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How to protect your teeth from grinding at night

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aFOR SMILE BLOG

If you ever find yourself waking up with an aching jaw or a headache, or if your mouth pops and clicks when you open it, you may have a problem with grinding your teeth at night. Teeth grinding isn’t always a serious problem, but it can become one if it starts to lead to jaw paid or worn, cracked or chipped teeth. Don’t hesitate to seek help!

Teeth grinding is also called bruxism and usually occurs at night while you sleep. It can be linked to stress or sleep disorders. For some people, it’s caused by problems with missing, crooked, or broken teeth.

When you grind your teeth, you are putting a lot of pressure on your smile. At worst, you could damage your jawbone and wake up with painful headaches, neck pains and shoulder pains. If you think you are grinding your teeth at night, let your dentist know, so they can check for signs of damage to your tooth enamel. If it is bad enough, you might need to wear a mouth guard or splint when sleeping.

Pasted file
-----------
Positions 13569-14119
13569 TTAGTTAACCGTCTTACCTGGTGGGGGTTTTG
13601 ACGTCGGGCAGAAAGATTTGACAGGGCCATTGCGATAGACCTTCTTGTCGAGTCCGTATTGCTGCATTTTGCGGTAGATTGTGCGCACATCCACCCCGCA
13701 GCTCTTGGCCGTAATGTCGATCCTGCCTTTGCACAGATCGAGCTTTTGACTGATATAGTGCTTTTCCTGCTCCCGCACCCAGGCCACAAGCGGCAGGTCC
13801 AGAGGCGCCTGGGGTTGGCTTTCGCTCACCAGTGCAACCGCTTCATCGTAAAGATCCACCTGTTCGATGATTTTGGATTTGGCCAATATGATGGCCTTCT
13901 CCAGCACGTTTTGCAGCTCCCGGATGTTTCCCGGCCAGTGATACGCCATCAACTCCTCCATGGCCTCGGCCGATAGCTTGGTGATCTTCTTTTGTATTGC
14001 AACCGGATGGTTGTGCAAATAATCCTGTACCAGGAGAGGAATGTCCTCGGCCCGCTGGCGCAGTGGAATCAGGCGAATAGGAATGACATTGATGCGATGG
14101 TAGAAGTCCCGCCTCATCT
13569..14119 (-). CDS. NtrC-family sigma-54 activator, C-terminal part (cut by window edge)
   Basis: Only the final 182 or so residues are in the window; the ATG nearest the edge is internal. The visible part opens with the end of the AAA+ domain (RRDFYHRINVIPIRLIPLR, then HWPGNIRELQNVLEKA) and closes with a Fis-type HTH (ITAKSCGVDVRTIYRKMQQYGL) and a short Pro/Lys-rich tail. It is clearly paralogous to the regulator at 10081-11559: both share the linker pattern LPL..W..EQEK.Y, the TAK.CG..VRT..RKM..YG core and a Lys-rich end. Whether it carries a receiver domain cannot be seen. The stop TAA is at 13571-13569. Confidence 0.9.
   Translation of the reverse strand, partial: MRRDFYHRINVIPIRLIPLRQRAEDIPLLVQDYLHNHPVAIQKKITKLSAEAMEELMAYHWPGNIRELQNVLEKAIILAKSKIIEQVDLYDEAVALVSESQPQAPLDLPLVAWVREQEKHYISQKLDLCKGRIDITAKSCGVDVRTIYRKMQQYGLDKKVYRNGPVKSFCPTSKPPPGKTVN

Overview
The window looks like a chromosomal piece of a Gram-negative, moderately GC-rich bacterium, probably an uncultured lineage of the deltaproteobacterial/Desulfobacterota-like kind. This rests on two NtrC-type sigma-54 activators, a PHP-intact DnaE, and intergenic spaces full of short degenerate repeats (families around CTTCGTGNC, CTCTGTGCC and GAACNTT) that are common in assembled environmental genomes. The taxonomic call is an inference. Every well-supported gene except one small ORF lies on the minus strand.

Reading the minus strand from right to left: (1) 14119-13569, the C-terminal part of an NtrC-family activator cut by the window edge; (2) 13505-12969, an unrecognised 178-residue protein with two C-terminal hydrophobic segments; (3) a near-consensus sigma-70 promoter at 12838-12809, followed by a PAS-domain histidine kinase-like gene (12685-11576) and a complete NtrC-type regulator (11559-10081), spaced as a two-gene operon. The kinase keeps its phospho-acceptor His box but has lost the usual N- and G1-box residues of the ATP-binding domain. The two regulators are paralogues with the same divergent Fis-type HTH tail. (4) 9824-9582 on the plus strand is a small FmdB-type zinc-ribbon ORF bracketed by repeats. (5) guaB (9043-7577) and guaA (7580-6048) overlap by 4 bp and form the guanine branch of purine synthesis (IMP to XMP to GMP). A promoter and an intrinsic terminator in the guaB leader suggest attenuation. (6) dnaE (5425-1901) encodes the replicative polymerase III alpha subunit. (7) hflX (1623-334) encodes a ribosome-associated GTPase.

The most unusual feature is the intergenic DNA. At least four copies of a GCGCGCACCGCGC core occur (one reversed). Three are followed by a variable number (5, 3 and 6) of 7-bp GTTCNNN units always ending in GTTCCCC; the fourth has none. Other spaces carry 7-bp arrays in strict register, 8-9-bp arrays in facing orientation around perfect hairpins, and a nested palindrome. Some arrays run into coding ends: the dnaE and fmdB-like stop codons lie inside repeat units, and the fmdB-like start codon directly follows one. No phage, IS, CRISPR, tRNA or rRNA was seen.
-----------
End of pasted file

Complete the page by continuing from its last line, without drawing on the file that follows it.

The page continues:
What is a splint?

• A splint is a mouthguard that protects teeth from grinding.

• Only your dentist should only provide it.

• It is specially moulded to the shape of your teeth.

• It provides your lower teeth with a smooth surface to slide on.

• A splint protects your teeth from further damage and eases the pressure that grinding puts on each individual tooth and your jaw.

What are the causes of teeth grinding and what can I do about it?

Your teeth might be out of alignment or you may have missing teeth.

If it’s stress that’s making you grind your teeth at night, identifying and eliminating the causes will definitely help.

Finding ways to relax in general, such as meditation and exercise might help You may need physical therapy for the muscles around your jaw to alleviate pain and help you to stop clenching.

Neurological disorders such as Huntington’s disease and Parkinson’s disease can also cause teeth grinding. If you are taking psychiatric medications you should consider checking if bruxism is a known side effect. These problems would need to be assessed by a specialist, so if you or your dentist thinks one of these conditions could be causing you to grind your teeth, see your GP for more information.

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